United States FDA Releases Position Paper on testing for NOA & EMPs in talc

The United States Food and Drug Administration (US FDA) formed the Interagency Working Group on Asbestos in Consumer Products (IWGACP). They have released their Executive Summary Preliminary Recommendations on Testing Methods for Asbestos in Talc and Consumer Products Containing Talc (January 6, 2020).

A public hearing will be held on February 4, 2020 to discuss these recommendations.

The FDA paper presents the following recommendations which appear to be of most interest to the NOA-EMP community (however, please download and read the entire Executive Summary for further details):

  • Transmission electron microscopy (TEM) should be used for asbestos-testing of talc, even if the findings of PLM are negative.
  • To date, counting rules have not specifically considered biological activity, overt toxicity, or epidemiology of the kinds of chrysotile and amphibole particles being detected and counted. That is, all mineral particles meeting specified criteria for mineral type and dimensions are expected to be reported and counted.

Published methods for analysis of bulk materials were not intended to determine the presence of asbestos in products at less than 1% concentration.

  • IWGCAP agrees with the recommendations and rationale provided in the peer reviewed NIOSH Bulletin 62 regarding adopting the term “elongate mineral particle” or “EMP” that is defined as “any mineral particle with a minimum aspect ratio of 3:1” Thus, and EMP encompasses both asbestiform and non-asbestiform particles that have dimensions that enable them to be respirable.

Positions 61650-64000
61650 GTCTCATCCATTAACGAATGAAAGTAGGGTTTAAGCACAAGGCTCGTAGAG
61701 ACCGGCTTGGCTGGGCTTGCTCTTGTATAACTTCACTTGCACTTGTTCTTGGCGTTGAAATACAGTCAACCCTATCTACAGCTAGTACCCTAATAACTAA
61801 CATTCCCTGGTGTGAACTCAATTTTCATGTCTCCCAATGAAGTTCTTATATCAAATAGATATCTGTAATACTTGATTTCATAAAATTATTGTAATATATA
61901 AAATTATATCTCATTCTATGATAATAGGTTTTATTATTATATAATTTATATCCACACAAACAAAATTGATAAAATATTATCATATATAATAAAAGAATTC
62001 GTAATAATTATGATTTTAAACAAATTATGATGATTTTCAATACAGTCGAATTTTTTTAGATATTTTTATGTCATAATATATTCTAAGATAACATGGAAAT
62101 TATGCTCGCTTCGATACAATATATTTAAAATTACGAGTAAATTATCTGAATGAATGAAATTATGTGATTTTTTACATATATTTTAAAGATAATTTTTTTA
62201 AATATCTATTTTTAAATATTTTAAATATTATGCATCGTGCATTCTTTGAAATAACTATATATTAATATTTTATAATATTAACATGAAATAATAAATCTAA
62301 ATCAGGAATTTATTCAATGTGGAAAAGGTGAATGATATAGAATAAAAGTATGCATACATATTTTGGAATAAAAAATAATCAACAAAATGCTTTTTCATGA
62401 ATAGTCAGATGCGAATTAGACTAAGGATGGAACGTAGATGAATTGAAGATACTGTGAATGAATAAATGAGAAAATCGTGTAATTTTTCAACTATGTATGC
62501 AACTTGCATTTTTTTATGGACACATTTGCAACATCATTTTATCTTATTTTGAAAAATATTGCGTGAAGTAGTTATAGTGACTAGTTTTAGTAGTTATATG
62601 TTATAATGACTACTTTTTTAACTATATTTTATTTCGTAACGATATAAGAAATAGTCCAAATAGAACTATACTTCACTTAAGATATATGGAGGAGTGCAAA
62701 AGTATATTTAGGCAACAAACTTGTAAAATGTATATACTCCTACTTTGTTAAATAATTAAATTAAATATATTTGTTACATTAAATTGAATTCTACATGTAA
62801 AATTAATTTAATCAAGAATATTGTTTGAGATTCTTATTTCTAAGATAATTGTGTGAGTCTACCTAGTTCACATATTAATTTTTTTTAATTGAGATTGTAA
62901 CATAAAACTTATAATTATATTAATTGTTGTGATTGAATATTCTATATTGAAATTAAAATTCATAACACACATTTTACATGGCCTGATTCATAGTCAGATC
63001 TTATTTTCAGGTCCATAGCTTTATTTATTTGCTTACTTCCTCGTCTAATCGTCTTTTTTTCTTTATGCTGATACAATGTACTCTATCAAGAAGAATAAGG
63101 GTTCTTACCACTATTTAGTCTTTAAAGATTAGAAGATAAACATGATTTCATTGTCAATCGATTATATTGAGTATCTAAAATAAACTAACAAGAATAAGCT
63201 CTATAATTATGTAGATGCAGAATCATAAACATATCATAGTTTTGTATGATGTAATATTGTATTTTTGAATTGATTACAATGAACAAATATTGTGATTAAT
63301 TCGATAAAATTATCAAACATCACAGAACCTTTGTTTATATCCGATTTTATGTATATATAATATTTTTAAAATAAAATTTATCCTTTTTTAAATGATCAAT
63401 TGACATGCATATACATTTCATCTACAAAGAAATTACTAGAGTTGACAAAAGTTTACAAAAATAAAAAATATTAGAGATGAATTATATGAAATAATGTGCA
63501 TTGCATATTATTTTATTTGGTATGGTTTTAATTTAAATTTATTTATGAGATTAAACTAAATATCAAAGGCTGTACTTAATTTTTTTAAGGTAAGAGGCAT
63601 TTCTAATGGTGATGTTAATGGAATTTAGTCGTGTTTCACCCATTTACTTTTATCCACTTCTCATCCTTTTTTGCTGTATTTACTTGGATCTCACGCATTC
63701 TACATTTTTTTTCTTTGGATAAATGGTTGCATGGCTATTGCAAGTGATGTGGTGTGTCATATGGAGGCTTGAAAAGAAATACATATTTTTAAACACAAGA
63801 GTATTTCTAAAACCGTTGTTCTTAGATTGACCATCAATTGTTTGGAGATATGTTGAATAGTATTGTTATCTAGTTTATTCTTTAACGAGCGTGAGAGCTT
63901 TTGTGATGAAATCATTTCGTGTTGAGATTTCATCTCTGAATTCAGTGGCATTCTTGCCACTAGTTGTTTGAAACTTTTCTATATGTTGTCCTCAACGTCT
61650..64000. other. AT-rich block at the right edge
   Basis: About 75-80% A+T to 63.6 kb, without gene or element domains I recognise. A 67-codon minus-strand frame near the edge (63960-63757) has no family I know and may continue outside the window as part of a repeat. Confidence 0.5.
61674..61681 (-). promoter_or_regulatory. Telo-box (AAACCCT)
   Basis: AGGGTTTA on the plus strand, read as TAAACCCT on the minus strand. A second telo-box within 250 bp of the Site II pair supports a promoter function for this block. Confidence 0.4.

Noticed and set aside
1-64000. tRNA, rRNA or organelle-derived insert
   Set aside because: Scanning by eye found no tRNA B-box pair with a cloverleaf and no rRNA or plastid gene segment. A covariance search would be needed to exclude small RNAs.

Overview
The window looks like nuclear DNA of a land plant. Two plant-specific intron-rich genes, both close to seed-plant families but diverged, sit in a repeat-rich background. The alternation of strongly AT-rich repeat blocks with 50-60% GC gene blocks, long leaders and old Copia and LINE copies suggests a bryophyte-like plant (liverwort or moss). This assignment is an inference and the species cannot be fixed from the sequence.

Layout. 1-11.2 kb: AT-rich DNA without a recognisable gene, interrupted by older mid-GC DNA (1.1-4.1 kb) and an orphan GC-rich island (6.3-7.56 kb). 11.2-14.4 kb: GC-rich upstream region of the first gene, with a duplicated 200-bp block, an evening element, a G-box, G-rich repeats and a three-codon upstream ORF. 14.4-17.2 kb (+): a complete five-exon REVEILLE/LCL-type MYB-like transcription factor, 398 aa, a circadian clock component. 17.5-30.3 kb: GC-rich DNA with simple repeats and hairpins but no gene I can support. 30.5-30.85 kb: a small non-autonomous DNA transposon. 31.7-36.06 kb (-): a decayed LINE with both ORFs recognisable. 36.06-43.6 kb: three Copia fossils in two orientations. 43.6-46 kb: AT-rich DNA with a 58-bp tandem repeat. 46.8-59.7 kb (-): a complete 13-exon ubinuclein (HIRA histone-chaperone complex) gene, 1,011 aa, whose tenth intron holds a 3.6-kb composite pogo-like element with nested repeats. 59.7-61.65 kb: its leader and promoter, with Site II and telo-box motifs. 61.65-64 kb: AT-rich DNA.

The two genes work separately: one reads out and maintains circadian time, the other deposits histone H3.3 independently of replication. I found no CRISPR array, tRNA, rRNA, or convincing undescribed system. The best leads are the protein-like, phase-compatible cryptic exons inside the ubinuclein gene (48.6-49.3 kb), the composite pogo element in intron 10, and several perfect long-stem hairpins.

For talc and talc-containing products:

  • Covered minerals include chrysotile (but not other serpentine minerals) and members of the amphibole group (inclusive; not restricted to the five amphiboles used commercially).
  • Countable EMPs have an aspect ratio of >= 3:1 and a length of >0.5 um using the most inclusive criteria for length and AR from among the “asbestos” counting rules in established testing protocols.

IWGACP recommends (among other items):

  • Adoption of the term EMP as “any mineral particle with a minimum aspect ratio of 3:1”
  • Testing laboratories report all EMPs having length >= 0.5 um (500 nm).
  • That test methods specify reportable EMPs identified as amphibole or chrysotile particles as covered minerals.
  • Test methods require the counting and reporting of covered EMPs as a function of sample mass.
  • Use of TEM at nominally 20,000x magnification, in addition to PLM, to resolve the issues of sensitivity that cause reporting of false negatives for covered EMPs.
  • That “mass percent” a unit that is frequently used to express content of asbestos in commercial bulk materials is not appropriate for measurement of EMPs in talc and consumer products containing talc because weight percent does not correlate with the number of fibers, and one large fiber could dominate the mass percent value.
  • IWGACP recommends reporting and counting all EMPs of covered minerals under a single classification